Senator Ted Cruz became the only major presidential candidate to officially enter the field yesterday, but don’t expect his rivals to let him linger there alone for too long. As the New York Times points out, the stages of America are about to be overrun with potential future presidents surrounded by audiences and landmarks that capture the essence of their newborn campaigns. The air will vibrate with “Constitution,” “Freedom,” “Future,” “Jobs,” and “Currj.” At least one person will play Bruce Springsteen.
Hillary Clinton, Senator Rand Paul, and Senator Marco Rubio are all expected to announce in the upcoming weeks. Governor Scott Walker and former Governor Jeb Bush seem likely to wait and take advantage of the fact they can help their super PACs raise millions, which, as Olivia Nuzzi points out, makes them candidates in all but paperwork anyway. Bush will be busy gobbling up donors on the West Coast in the first week of April.
Clinton gave two unpaid speeches yesterday that were among her last obligations as a civilian, and donors are getting desperate to signal support for the front-runner — but don’t want to do so unless they’re certain she’s not faking them out.
Clinton announced her last presidential bid in January 2007.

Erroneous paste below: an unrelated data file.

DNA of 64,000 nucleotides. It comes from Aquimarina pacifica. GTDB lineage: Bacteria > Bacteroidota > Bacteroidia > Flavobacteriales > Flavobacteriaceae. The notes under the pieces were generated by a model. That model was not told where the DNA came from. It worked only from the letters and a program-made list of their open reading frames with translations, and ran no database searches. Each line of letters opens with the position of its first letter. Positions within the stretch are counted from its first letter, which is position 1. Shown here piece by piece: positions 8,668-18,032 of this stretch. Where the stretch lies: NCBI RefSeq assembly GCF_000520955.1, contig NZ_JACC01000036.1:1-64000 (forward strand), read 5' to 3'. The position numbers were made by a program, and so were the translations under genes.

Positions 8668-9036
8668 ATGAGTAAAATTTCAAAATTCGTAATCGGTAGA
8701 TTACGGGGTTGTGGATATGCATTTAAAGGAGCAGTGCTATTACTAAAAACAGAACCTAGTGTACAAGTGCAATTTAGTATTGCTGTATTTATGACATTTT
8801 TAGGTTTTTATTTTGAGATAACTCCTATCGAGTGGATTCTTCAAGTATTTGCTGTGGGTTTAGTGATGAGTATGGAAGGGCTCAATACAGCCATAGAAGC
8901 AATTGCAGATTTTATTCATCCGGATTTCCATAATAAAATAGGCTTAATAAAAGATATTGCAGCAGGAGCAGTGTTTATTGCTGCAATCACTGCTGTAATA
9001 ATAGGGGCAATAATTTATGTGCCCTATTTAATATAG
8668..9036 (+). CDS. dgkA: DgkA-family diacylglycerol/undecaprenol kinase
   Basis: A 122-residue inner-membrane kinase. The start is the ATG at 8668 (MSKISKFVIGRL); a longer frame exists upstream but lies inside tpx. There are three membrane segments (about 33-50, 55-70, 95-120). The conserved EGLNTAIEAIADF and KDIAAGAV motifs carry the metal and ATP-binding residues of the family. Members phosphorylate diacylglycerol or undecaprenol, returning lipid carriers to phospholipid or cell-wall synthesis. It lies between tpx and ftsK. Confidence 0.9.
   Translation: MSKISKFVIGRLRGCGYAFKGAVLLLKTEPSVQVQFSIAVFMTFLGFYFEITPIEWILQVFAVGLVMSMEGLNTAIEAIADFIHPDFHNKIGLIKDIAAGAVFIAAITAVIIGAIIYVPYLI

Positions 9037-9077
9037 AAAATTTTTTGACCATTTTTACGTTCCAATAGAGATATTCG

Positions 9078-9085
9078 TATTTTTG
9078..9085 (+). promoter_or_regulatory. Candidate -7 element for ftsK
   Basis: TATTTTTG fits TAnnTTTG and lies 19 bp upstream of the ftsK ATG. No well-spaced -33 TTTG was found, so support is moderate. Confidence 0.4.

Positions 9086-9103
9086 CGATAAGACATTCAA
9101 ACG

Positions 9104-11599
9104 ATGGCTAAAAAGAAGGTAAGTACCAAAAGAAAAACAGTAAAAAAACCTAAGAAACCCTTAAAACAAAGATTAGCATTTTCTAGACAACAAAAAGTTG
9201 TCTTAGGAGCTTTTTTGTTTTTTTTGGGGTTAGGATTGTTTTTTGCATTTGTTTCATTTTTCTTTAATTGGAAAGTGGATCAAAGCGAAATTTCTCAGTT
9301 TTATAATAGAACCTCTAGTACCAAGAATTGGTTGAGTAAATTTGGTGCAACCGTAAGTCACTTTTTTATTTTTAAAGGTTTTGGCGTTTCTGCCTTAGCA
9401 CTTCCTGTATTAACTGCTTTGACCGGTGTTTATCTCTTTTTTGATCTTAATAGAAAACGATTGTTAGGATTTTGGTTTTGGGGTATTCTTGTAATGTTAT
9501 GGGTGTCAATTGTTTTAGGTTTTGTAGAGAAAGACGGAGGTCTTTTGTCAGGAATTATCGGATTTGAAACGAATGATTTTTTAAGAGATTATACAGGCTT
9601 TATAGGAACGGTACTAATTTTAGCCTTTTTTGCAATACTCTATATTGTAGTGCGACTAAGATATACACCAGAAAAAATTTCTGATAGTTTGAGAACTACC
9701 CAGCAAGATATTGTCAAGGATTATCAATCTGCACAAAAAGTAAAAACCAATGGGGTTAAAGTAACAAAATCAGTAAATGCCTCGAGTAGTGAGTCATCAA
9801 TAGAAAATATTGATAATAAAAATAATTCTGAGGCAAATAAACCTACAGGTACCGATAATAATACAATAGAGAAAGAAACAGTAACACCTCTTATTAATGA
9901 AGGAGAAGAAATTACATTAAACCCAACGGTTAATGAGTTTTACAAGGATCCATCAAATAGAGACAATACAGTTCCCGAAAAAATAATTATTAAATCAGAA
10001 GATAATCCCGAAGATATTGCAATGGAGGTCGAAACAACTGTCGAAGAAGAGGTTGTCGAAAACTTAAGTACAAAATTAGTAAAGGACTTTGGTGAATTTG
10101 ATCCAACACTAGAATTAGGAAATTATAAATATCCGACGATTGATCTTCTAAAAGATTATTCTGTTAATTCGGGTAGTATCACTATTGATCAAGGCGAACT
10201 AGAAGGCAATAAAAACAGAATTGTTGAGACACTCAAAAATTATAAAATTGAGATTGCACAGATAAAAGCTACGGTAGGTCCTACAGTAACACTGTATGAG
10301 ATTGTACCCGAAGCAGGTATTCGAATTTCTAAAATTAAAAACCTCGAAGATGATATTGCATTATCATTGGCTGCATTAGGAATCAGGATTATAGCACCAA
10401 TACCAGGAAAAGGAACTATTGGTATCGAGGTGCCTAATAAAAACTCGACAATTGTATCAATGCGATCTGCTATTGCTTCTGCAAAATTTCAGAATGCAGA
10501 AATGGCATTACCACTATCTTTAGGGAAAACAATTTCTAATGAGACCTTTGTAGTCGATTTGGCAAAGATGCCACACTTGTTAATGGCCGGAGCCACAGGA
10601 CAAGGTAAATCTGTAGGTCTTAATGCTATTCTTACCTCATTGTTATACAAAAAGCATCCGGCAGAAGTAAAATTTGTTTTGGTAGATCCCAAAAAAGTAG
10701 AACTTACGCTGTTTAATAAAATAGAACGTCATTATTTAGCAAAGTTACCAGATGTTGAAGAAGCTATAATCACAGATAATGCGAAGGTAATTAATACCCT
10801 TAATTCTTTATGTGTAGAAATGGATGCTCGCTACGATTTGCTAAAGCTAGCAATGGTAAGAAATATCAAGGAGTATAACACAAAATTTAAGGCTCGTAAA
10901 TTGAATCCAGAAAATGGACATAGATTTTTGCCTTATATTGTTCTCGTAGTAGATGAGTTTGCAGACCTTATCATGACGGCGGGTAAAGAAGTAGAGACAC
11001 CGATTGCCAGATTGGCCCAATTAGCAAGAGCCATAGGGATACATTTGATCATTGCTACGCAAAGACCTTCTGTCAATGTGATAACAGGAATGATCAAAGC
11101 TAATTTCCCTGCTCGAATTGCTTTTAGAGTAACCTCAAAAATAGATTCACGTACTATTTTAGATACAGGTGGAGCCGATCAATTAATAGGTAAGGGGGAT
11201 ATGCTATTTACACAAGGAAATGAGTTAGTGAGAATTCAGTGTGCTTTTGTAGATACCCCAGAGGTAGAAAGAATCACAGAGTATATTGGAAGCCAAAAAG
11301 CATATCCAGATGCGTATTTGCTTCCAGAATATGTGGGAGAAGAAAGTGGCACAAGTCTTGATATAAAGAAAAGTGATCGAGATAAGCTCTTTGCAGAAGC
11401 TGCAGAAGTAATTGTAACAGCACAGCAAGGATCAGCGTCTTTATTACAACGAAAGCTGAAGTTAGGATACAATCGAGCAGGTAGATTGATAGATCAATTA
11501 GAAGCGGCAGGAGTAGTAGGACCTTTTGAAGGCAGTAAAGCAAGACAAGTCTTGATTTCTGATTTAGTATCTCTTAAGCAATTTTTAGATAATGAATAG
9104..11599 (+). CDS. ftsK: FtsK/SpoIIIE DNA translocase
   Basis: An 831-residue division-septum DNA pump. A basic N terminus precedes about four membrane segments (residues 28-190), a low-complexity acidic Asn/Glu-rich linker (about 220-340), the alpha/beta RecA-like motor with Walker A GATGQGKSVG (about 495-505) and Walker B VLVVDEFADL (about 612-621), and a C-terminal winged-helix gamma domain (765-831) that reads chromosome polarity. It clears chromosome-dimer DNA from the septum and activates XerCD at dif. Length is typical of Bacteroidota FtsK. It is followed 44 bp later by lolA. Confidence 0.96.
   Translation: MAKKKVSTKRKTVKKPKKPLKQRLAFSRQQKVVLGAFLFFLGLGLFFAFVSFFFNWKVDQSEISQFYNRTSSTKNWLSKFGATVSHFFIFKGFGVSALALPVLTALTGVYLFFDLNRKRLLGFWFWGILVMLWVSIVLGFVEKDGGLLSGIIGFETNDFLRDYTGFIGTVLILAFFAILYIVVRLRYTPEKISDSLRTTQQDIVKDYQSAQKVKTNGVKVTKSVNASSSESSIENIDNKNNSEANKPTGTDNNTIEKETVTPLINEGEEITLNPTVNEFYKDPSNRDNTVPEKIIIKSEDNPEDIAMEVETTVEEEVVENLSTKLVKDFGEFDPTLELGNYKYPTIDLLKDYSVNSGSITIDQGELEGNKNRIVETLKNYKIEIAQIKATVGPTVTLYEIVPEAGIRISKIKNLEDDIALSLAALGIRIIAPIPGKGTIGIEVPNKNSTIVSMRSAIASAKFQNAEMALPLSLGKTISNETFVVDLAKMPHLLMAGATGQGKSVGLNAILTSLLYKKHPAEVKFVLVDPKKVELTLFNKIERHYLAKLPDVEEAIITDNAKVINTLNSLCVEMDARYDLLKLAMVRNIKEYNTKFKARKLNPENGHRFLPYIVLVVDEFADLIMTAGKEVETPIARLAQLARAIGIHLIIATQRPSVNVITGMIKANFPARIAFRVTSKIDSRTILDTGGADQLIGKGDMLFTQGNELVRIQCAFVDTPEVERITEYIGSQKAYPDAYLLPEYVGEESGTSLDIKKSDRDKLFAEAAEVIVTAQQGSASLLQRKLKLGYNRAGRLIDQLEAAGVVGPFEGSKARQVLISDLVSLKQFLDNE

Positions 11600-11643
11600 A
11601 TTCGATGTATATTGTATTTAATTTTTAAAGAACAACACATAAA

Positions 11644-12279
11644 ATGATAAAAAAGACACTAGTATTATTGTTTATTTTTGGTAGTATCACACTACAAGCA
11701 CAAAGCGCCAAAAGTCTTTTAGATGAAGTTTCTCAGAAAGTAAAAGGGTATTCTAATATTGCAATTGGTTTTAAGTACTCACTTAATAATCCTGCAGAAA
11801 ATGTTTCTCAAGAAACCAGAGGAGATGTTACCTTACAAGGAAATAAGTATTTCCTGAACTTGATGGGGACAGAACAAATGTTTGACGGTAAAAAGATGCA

Other lesser-known candidates are likely to announce in the upcoming weeks, too; like Cruz, they need to have as much time and buzz as possible to be able to raise money to compete with the better-known candidates with better odds. And now that Cruz has taken the seemingly cursed first-announcer slot — no candidate first out of the gate has won in more than half a century — the reasons to wait are growing sparse. Unless, of course, some data-journalism-happy candidate wants to wait until June 12, the date Bloomberg Politics deemed the perfect day to announce.
Once all these candidates finally announce, however, they will join a far less exclusive club. While everyone seems to be buzzing about the people who might run next year, the more than 150 people who are already running for president have received hardly any press at all.